Perhaps he shouldn’t have put it quite that way, for Zia seemed to take it as a challenge. A hand trailed down his side, fingertips memorizing the curves and dips of his body. Lucifiel’s body thrummed with anticipation as the caresses moved lower and lower, a protest rising within him when Zia’s wandering hand stopped at his hip, thumb tracing lazy circles around the jut of bone there. A protest that turned instead into a moan as Zia slipped a thigh between both of his, causing the material of his robe to shift and rub at his arousal.
“If you—” It was somewhat of a struggle to remember how to talk. “If you don’t— do something— you wretch… I shall be very— displeased with you.”
Zia feigned mild alarm, but despite his teasing, drew his hand to where Lucifiel wanted it.
“Yesss…” the prince hissed, pushing his hips up into the fingers that curled around him, returning the favor for his lover.
He moaned, the sound muffled by Zia’s mouth over his, as the man slowly began to stroke him. He’d touched himself in the past, and discussed with his peers the finer points of sex, as young men, even noble young men, were wont to do. But none of that prepared him for anything like this. Energy danced up his spine, exploding in his brain. The sliver of thought that remained in the face of that energy kept him just aware enough to copy Zia’s movements, though his own were restricted by the other’s clothing.
A moment, or a millennium, and Zia slowly drew away, drawing a low whine from the prince. But only for the few seconds it took to shed the rest of his clothes, and then he was back, and— Oh, that was much, much better, heat and muscle curled around him, pressed against him, feeding the flames spreading throughout his own body.
And for a long while, that was the only word he knew. It became a litany, ZiaZiaZiaZia, interrupted only by the occasional gods and yes, streaming out between kisses. Pleasure coiled low in his belly, intensifying with each pass of Zia’s hand along his erection, threatening to overwhelm him.
“Zia,” he gasped, “I’m going to—”
But Zia already knew. It was in his eyes, in the way he quickened his pace. Lucifiel cried out as the pleasure spiked, breaking whatever dam had been holding it in place, sending it along every single one of his nerves.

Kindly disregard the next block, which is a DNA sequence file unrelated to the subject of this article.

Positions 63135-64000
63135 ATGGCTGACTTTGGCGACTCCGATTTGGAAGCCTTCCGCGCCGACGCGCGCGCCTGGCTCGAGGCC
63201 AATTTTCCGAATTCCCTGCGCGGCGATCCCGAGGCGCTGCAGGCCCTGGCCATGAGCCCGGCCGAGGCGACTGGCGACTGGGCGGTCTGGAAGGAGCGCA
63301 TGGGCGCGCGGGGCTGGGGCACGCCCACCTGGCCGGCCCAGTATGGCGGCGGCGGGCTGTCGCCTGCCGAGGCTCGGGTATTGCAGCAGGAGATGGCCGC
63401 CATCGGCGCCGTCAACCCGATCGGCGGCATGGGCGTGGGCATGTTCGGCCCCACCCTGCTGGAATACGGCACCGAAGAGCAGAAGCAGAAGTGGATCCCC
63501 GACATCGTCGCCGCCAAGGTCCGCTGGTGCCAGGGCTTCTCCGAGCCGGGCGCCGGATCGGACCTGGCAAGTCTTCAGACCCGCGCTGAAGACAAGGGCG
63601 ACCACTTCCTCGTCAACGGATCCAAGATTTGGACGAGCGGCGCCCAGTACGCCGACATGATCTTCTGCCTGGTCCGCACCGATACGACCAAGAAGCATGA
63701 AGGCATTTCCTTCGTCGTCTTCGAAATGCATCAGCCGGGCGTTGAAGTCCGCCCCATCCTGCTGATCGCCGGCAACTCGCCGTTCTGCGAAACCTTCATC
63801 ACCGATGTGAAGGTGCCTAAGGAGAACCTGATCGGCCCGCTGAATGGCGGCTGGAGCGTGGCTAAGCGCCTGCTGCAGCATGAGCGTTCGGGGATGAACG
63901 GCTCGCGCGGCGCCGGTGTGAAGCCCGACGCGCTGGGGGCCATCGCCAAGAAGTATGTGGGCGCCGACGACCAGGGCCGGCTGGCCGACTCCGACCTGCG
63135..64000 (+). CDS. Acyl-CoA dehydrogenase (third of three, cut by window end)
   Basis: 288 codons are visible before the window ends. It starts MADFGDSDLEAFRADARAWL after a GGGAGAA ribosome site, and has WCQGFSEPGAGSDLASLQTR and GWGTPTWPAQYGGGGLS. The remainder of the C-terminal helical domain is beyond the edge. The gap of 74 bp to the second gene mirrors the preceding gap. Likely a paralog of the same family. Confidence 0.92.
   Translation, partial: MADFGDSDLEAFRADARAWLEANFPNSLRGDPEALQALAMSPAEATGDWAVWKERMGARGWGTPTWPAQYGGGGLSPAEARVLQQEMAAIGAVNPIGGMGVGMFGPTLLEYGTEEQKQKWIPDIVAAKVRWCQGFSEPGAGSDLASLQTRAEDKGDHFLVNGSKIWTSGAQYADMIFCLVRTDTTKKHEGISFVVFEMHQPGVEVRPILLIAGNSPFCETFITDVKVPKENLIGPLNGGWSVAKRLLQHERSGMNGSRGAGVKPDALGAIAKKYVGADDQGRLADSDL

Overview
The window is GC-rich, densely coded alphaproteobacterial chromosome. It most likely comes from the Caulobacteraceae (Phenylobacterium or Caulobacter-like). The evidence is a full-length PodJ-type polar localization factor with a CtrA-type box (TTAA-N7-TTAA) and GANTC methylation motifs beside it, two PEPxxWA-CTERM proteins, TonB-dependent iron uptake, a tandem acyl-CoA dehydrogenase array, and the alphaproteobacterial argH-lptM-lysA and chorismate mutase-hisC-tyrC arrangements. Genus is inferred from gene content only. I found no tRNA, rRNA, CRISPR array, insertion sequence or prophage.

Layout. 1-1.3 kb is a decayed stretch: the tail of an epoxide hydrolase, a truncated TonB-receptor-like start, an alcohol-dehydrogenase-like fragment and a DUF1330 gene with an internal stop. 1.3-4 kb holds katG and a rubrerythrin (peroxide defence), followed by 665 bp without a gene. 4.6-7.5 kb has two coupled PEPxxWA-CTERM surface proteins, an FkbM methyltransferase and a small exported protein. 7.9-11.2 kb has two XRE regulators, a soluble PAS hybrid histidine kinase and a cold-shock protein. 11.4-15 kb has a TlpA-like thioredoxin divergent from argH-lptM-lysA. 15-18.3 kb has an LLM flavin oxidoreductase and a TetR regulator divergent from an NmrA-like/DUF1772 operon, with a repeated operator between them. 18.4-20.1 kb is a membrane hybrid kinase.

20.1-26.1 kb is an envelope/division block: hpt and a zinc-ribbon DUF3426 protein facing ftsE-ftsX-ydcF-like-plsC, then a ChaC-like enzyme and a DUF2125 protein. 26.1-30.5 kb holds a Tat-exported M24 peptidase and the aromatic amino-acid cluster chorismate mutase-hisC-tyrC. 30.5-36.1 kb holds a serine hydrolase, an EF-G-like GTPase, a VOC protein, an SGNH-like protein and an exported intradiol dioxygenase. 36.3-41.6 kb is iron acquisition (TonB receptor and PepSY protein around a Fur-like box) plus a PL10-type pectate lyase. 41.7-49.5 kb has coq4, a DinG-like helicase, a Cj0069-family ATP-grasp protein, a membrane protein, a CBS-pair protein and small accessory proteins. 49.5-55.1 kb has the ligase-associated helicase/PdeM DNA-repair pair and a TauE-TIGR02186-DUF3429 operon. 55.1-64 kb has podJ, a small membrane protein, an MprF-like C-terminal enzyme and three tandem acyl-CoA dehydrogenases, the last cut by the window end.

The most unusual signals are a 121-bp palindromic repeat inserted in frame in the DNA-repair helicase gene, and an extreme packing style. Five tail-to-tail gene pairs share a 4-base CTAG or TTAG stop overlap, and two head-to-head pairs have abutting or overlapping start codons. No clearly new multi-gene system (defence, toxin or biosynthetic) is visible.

It took some time for the tremors in his body to die down, for his wits to gather themselves up again. Slowly, he became aware of the feathery kisses Zia was bestowing upon his face and neck, the warm stickiness on his stomach, the hardness wrapped in his hand.
“Idiot,” he whispered, though he was not entirely sure to whom he was referring to. But when he felt Zia’s lips curve into a smile against his skin, he decided and said again, “Idiot.”
He let Zia go, pushed him away just enough that he could look in the man’s eyes, which were more than black now, made depthless by desire and affection. He shifted, brushing a leg against Zia, smiling as Zia closed his eyes and responded with a shallow thrust of his hips.
“This should be remedied, don’t you think?”
Zia’s only response was to keep moving against him. Lucifiel pulled him down again so he could murmur in his ear.
“Zia. I want…” He took the man’s earlobe between his lips, worried at it gently before he continued. “I want you to take me.”
Zia froze for a moment, then slowly drew away.
“I know,” Lucifiel said, at the faint frown on the other’s features. “That is…” He pushed away all the things he could say, all he wanted to say, and replaced them with a simple, “Please.”
Zia brushed the backs of his fingers against Lucifiel’s cheek. The prince caught that hand between both of his, pressed imploring kisses against the fingertips until, finally, Zia nodded.
Then the man drew away and, with a look that told him to stay put, walked off. Lucifiel, after wiping his stomach with a part of his robe, lay back and closed his eyes, counting the seconds off in his head.
It wasn’t long until Zia returned, something gleaming cradled in one hand. Lucifiel recognized the small, crystal pot at once as one that was used to hold some of his bath oils, and felt his heart begin to race again and his groin tighten at the sight of it.
But Zia put it down on the nightstand before joining Lucifiel on the bed again. Before the prince could question him, however, Zia kissed him.
“Damn you, I’m sure!” He broke away, irritated at the way Zia still questioned him. And then, to temper that outburst, he added softly, “I’m not going to break. And in the case that I do, I trust that you’ll put me back together.”
There was still a hint of reservation in Zia’s eyes as he began placing kisses in the hollow of Lucifiel’s throat. But the prince ceased to think about that, as the man began to slowly move down, exploring his skin with lips and tongue, leaving wet trails from neck to collarbone to shoulder. The prince ceased to think about anything at all, groaning as his lover came upon one of his nipples and began gently sucking on it.
As if from far away, he heard the chime of crystal. The scent of sandalwood permeated the air. That was his favorite, he thought hazily. Zia knew, of course. It was probably why he chose it.
He had some idea what was going to happen, what they were going to do. When Zia nudged at his thighs, he spread them, willing himself to relax and be ready. Still, he couldn’t help a start as a slick finger pressed against his entrance.